Most men cringe at the thought of any type of painful procedure involving their “private parts.” So the idea of a prostate biopsy–involving multiple punctures taking around 12 pieces of prostate tissue with a long needle–doesn’t sound like much fun (even though it doesn’t take long and the area is numbed). Men of all ages will be happy to know that a new study published in The Journal of Urology shows that a simple urine test may eliminate the need for some prostate biopsies.
Prostate cancer is the most common cancer (other than skin cancer) that affects men. It is the second leading cause of death from cancer in men, right behind lung cancer. About 1 out of 8 men will be diagnosed with prostate cancer in his lifetime, and about 1 in 41 men will die of prostate cancer.
That’s why screening for prostate cancer is so important. Screening should start at 50 for all men, and at 45 for men who are at high risk for prostate cancer, including African-American men or men who have a first-degree relative (father or brother) who have been diagnosed with prostate cancer before 65. Those at even higher risk (more than one first-degree relative with prostate cancer before 65) should start screening at 40.
Current Screening Process
The screening process for prostate cancer usually starts with a PSA (prostate-specific antigen) blood test. This test measures the levels of a certain protein in the blood. Though there is no specific cutoff point that means a man definitely has prostate cancer, a level under 4 is considered to be “good,” with minimal chance of cancer being present. With a level between 4 and 10, a man should talk to his urologist about further testing as the chances run about 25% that there may be prostate cancer. With a level over 10, a man has about a 50% chance of having prostate cancer and definitely needs further screening.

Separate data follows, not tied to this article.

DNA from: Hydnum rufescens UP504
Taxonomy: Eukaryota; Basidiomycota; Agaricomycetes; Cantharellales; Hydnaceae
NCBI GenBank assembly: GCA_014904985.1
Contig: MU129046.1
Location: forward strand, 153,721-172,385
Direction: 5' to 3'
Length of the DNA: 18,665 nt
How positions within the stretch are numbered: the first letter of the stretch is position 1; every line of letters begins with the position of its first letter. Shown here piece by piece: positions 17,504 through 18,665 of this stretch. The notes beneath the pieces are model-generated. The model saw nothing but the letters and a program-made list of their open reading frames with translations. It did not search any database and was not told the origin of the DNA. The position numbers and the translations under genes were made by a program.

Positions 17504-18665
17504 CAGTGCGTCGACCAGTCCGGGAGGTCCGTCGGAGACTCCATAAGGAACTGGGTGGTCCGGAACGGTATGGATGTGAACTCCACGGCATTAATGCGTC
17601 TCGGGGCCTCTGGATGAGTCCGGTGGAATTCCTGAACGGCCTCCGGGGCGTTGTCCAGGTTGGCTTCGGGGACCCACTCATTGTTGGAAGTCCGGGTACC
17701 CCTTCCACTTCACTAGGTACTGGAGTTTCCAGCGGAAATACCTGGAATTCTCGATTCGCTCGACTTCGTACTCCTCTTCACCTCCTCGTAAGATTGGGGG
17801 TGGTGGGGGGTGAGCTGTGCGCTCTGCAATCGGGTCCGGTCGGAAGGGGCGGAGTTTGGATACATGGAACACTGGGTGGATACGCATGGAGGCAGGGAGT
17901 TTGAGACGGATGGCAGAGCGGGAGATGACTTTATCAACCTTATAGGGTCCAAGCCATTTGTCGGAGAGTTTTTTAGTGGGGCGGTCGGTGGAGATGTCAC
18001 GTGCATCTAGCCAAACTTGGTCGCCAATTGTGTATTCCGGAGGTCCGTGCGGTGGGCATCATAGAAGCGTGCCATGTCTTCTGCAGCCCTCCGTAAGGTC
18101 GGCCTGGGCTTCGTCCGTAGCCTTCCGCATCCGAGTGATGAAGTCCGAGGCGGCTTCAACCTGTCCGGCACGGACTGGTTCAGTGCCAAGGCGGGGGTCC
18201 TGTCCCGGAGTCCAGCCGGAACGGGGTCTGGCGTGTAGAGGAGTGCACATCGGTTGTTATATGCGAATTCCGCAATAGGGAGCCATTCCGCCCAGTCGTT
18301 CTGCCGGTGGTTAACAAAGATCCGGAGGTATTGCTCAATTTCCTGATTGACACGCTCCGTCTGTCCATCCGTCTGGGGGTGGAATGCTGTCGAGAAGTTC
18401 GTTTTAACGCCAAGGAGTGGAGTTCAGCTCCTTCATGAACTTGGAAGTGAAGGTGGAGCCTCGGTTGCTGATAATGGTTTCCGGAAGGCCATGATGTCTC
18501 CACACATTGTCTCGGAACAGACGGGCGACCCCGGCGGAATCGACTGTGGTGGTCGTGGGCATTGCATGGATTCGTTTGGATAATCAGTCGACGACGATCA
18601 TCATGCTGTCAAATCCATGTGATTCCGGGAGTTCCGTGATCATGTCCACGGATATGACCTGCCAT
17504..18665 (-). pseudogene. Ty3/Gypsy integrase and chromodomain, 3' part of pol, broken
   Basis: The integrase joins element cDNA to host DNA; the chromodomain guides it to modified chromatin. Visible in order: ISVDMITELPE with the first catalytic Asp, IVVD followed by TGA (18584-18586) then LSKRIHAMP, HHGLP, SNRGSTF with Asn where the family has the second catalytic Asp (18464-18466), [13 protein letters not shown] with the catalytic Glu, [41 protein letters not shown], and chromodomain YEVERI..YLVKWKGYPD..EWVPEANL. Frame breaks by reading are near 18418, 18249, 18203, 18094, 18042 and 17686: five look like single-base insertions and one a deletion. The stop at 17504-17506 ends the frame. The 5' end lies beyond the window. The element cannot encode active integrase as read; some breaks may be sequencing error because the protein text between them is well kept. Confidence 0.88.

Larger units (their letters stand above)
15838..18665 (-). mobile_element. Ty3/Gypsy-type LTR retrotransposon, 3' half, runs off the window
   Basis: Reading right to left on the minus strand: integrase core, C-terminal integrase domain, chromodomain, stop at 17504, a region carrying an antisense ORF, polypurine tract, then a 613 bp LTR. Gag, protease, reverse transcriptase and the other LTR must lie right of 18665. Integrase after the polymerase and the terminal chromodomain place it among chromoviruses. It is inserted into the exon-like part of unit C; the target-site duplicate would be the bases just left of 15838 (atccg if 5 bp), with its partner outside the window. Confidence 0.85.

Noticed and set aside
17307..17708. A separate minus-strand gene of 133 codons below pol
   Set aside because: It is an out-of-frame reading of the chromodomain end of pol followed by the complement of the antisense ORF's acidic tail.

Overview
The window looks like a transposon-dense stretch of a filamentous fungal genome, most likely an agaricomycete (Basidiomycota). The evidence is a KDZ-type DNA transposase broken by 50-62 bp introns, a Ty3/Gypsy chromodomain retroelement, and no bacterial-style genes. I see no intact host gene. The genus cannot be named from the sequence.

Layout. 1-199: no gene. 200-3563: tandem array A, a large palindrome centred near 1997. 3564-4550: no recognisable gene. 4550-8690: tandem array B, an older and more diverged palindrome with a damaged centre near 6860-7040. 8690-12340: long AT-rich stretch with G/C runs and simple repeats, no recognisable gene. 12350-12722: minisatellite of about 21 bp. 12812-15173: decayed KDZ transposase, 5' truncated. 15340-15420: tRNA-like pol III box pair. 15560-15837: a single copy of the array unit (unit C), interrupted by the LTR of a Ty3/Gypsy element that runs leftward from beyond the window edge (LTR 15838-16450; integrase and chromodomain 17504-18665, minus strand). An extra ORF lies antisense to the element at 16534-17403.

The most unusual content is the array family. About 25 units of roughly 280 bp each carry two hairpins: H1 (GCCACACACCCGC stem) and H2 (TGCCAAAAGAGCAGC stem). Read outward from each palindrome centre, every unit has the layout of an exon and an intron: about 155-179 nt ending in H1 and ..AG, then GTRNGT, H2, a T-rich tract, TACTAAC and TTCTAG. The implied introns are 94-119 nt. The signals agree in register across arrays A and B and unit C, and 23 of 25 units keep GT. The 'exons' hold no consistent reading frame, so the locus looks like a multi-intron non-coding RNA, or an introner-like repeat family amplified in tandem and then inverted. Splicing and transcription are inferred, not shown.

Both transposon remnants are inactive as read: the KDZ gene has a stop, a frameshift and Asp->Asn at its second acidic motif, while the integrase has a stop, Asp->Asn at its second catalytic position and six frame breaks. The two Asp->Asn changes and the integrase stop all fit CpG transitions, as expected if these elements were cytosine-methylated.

Another type of screening for prostate cancer is a digital rectal exam. This involves a urologist inserting a gloved, lubricated finger into the rectum to physically check the prostate for enlargement, a sign of cancer.
Before making the decision to biopsy, your urologist may use mp-MRI imaging to determine if a biopsy is needed as well as to discover which areas to focus on if a biopsy is necessary.
If these tests are cause for suspicion, the next test is usually a prostate biopsy. This test involves taking about 12 samples of prostate tissue with a long needle inserted through the rectum or the peritoneum. The urologist uses imaging to guide the needle to any suspicious tissues. If the results of the biopsy show cancerous cells, treatment for prostate cancer is likely to be recommended.
The study showed that a urine test called MyProstateScore could avoid up to one-third of unnecessary prostate biopsies. This simple urine test looks for certain cancer-specific genes (a fusion of TMPRSS2 and ERG) that signal that prostate cancer may be present. According to research by the University of Michigan, half of all prostate tumors have this marker. Another test of this type is called the SelectMDx test. If the urine test is positive, prostate biopsy is the next step in screening.
No prostate screening test is perfect, including this new urine test. The study authors found that biopsy could have likely been avoided in 387 men by using the urine test first. However, the urine test would have missed cancers in about 10 men. However, for many men, using this non-invasive procedure could avoid the costs, discomfort, and possibility of complications that come with a prostate biopsy.
- Screening Tests for Prostate Cancer
- Key Statistics for Prostate Cancer
- Use of the MyProstateScore Test to Rule Out Clinically Significant Cancer: Validation of a Straightforward Clinical Testing Approach
- Tests to Diagnose and Stage Prostate Cancer
- Prostate-Specific Antigen (PSA) Test
- What Is Screening for Prostate Cancer?
- Current techniques of prostate biopsy: an update from past to present
- Study: New Prostate Cancer Test Could Avoid Unnecessary Biopsies